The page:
Lens Culture is pleased to present the color photographs of two emerging artists who are working with similar subjects and similar ideas, but half a globe apart. Trevor Traynor turns in a poetic photo-essay about children's playgrounds in Moscow, just after a winter thaw. Douglas Rickhard documents the light and color and architecture of similarly empty places in his series, American Suburb. Both worth watching, I think.
April 10, 2008
Formal English gardens are trippy enough as they are, but when photographer Beth Dow turns her lens on them — and then creates immaculate and yummy platinum palladium prints — the results are almost surreal, and definitely stunning. Check out twenty of our favorite prints at Lens Culture, and be sure to click on the "slide show" button to view them at a nice large size on your monitor.
April 9, 2008
Susan Bein's painterly night-time photos are romantic and mysterious and fun. We discovered her work when she became one of the finalists in this year's Critical Mass portfolio review competition. We chose just eight photos to introduce her work via Lens Culture. You can find more than 2,800 other photos on her flickr site.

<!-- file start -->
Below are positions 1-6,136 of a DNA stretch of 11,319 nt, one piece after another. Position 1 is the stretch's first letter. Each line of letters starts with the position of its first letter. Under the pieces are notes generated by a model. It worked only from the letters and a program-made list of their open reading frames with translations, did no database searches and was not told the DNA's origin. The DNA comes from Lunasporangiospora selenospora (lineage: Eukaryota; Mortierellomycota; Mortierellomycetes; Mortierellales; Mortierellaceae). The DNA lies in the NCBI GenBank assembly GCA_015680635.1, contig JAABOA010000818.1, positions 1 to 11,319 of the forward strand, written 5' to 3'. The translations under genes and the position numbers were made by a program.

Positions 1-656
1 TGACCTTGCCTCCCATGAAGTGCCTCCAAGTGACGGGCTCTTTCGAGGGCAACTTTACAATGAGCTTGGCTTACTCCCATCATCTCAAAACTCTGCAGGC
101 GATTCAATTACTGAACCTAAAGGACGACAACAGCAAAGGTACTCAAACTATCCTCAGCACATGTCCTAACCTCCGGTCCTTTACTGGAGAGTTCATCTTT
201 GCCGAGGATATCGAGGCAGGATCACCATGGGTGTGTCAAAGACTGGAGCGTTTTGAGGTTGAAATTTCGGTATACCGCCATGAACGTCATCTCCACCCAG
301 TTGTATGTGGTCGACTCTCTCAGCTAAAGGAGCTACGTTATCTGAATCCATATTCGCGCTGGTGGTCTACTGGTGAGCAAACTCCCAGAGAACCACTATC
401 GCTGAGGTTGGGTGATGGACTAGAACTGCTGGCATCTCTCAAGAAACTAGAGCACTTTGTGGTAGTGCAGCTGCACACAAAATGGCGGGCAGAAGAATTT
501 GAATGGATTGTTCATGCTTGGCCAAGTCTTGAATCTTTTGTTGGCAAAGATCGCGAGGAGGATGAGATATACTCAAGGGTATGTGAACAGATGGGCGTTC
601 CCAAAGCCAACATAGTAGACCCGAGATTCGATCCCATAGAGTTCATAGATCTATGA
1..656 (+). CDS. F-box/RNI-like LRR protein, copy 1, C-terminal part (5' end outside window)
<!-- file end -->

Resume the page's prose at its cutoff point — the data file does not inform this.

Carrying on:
April 8, 2008
Photographer/artist Joachim Froese creates stripped-down imagery that conveys the symbolic power of things and events that appear in dreams. He further accentuates this similarity to dream-feeling in his photo triptychs by staging his moving still-lifes with an improbable combination of visual balance and unbalance, connected by the constant, recurring wooden platform on which all of the action takes place, yet viewed through three separate frames simultaneously.
April 7, 2008
Surfers may be a special breed of people, re-enacting ancient rituals of play at the edges of water and land, revelling in nature at once turbulent and peaceful, finding pleasure and delight in blissful moving balance on the crest of a wave. While in the act of surfing, they are in the moment and outside of time. Photographer Joni Sternbach has documented modern-day surfers using the relatively ancient technique of wet-plate collodion photography. The results are appropriately romantic, timeless, and stunningly beautiful. Lens Culture is delighted to present 21 images from her ongoing series of 8" x 10" unique tintypes.
I had the pleasure of meeting Joni Sternbach last year at PhotoLucida, the excellent biennial photo festival in Portland. It was almost magical to hold the tintypes in my hands and to see the light playing off the metallic surface. They had the feeling of re-discovered lost treasures. I was pleasantly reminded of her work, again, when I saw it as part of highly-selective international portfolio review sessions called Critical Mass (also run by the folks who organize Photolucida). So, I am quite pleased that we are able to present a generous selection of her work here for your enjoyment. Cheers!